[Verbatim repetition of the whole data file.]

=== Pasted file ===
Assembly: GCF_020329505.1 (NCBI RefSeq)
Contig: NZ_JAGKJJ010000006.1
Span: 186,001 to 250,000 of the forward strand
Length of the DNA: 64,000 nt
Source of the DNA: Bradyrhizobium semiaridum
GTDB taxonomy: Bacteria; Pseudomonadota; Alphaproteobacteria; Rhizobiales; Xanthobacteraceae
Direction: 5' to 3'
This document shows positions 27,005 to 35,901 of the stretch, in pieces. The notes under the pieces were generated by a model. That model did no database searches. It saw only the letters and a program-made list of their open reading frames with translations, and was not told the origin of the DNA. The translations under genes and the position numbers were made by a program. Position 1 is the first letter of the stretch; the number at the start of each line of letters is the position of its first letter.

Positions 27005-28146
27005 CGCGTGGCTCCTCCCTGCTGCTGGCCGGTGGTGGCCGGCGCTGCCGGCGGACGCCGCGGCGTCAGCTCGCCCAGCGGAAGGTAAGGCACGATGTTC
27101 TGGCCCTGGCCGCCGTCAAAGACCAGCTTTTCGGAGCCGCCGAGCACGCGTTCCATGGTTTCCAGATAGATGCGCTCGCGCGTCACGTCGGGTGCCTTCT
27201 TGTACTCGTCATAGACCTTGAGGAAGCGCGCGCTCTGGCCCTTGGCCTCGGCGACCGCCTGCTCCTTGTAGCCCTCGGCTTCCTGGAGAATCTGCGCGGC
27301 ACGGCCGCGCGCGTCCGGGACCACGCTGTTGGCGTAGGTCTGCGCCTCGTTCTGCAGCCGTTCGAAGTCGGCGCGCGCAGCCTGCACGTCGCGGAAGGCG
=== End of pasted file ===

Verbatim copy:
Assembly: GCF_020329505.1 (NCBI RefSeq)
Contig: NZ_JAGKJJ010000006.1
Span: 186,001 to 250,000 of the forward strand
Length of the DNA: 64,000 nt
Source of the DNA: Bradyrhizobium semiaridum
GTDB taxonomy: Bacteria; Pseudomonadota; Alphaproteobacteria; Rhizobiales; Xanthobacteraceae
Direction: 5' to 3'
This document shows positions 27,005 to 35,901 of the stretch, in pieces. The notes under the pieces were generated by a model. That model did no database searches. It saw only the letters and a program-made list of their open reading frames with translations, and was not told the origin of the DNA. The translations under genes and the position numbers were made by a program. Position 1 is the first letter of the stretch; the number at the start of each line of letters is the position of its first letter.

Positions 27005-28146
27005 CGCGTGGCTCCTCCCTGCTGCTGGCCGGTGGTGGCCGGCGCTGCCGGCGGACGCCGCGGCGTCAGCTCGCCCAGCGGAAGGTAAGGCACGATGTTC
27101 TGGCCCTGGCCGCCGTCAAAGACCAGCTTTTCGGAGCCGCCGAGCACGCGTTCCATGGTTTCCAGATAGATGCGCTCGCGCGTCACGTCGGGTGCCTTCT
27201 TGTACTCGTCATAGACCTTGAGGAAGCGCGCGCTCTGGCCCTTGGCCTCGGCGACCGCCTGCTCCTTGTAGCCCTCGGCTTCCTGGAGAATCTGCGCGGC
27301 ACGGCCGCGCGCGTCCGGGACCACGCTGTTGGCGTAGGTCTGCGCCTCGTTCTGCAGCCGTTCGAAGTCGGCGCGCGCAGCCTGCACGTCGCGGAAGGCG